Let us put by some hour of every day for holy things...

I will not doubt, though all my ships at sea
Come drifting home with broken masts and sails.
I will believe the Hand which never fails,
From seeming evil, worketh good for me.
And though I weep because those sails are tattered,
Still will I cry, while my best hopes lie shattered:
I trust in Thee.
--Ann Kimmel

Although the fig tree shall not blossom, neither shall fruit be in the vines, the labor of the olive shall fail and the fields shall yield no meat, the flock shall be cut off from the fold and there shall be no herd in the stalls, yet I will rejoice in the Lord, I will joy in the God of my salvation. Habakkuk 3:17-18

Saturday, August 20, 2016

A Story for Late Summer


One of the benefits I appreciate most about the internet is the way it has helped me track down a number of half-remembered songs, old movies and commercials, magazine articles, and snippets of poetry I'd long since given up on finding. 

Today was one of those red-letter days as I found the original text to a haunting little story I've loved since I was a young girl of about eight or nine years old, but could not remember clearly.

We used to have an old textbook that I would pull off the shelf and leaf through from time to time. The language was antiquated and the plain black and white illustrations very old fashioned; it was sprinkled with moral tales and maxims designed to build good character in impressionable young people. I didn't find much of it very appealing, but there were a few tales in it I remember being drawn to: one was a story of a poor woman entitled "A Friend in Need", and there was one very beautiful tale which has stuck with me ever since and which I always find myself recalling as summer wanes and autumn begins. I remembered its title as "Goldenrod and Purple Asters", and this afternoon I decided to see if I could track it down.

It turns out the story is on the internet, in both the original text and a simpler revised version, and I had the pleasure of rereading this old tale today and finding out a bit more of its background.

Originally it was published as one of the stories in a book entitled Nature Myths and Stories for Little Children by Flora J. Cooke in 1895. The textbook I remember probably belonged to either my paternal grandmother or grandfather, and had been passed along to my dad. "Goldenrod and Aster" was an excerpt from Ms. Cooke's book. 

I share the story here for your enjoyment.

Golden-Rod and Aster

Golden Hair and Blue Eyes lived at the foot of a great hill. On the top of this hill in a little hut lived a strange, wise woman.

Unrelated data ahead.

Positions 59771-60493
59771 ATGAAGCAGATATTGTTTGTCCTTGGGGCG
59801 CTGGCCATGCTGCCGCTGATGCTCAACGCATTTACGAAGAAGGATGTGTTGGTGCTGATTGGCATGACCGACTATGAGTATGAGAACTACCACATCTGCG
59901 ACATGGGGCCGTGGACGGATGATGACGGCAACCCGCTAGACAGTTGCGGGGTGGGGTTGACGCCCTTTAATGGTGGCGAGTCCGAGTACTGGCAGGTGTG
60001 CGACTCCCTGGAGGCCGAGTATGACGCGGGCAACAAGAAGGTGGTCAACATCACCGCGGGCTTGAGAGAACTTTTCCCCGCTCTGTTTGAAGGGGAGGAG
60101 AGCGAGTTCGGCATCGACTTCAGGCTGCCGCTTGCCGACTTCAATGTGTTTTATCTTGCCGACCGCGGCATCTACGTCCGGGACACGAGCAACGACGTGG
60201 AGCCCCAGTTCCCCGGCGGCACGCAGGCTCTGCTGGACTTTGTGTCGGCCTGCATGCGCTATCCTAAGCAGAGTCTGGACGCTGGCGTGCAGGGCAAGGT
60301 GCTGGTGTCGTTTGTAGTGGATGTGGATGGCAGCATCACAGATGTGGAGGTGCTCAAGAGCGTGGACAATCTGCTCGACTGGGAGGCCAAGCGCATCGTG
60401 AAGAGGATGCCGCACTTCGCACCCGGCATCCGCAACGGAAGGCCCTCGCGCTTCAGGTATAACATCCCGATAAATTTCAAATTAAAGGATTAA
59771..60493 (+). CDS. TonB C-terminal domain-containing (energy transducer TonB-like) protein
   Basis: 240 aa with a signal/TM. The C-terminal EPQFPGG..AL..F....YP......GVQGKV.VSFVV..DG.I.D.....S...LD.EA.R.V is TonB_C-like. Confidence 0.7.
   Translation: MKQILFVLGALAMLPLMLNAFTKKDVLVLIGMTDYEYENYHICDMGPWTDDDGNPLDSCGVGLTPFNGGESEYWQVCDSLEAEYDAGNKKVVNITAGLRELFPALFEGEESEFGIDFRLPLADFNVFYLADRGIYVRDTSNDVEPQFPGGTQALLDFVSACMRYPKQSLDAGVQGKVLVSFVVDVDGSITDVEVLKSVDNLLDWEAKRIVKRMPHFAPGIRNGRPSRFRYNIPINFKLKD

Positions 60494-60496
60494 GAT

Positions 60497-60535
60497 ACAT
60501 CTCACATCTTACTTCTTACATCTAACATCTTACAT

It was said that she could change people into anything she wished. She looked so grim and severe that people were afraid to go near her.

One summer day the two little girls at the foot of the hill thought they would like to do something to make everybody happy.

"I know," said Golden Hair, "Let us go and ask the woman on the hill about it. She is very wise and can surely tell us just what to do."

"Oh, yes," said Blue Eyes, and away they started at once.

It was a warm day and a long walk to the top of the hill. The little girls stopped many times to rest under the oak trees which shaded their pathway.

They could find no flowers, but they made a basket of oak leaves and filled it with berries for the wise woman. They fed the fish in the brook and talked to the squirrels and the birds.

They walked on and on in the rocky path. After awhile the sun went down. The birds stopped singing. The squirrels went to bed. The trees fell asleep. Even the wind was resting.

Oh, how still and cool it was on the hillside! The moon and stars came out. The frogs and toads awoke. The night music began. The beetles and fireflies flew away to a party. But the tired little children climbed on towards the hilltop.

At last they reached it. There at the gate was the strange, old woman, looking even more stern than usual.

The little girls were frightened. They clung close together while brave Golden Hair said, "We know you are wise and we came to see if you would tell us how to make everyone happy."

"Please let us stay together," said timid Blue Eyes.

As she opened the gate for the children, the wise woman was seen to smile in the moonlight.

The two little girls were never seen again at the foot of the hill. The next morning all over the hillside people saw beautiful, waving golden-rod and purple asters growing.

It has been said that these two bright flowers, which grow side by side, could tell the secret, if they would, of what became of the two little girls on that moon light summer night.

A simpler version of the story is online here:

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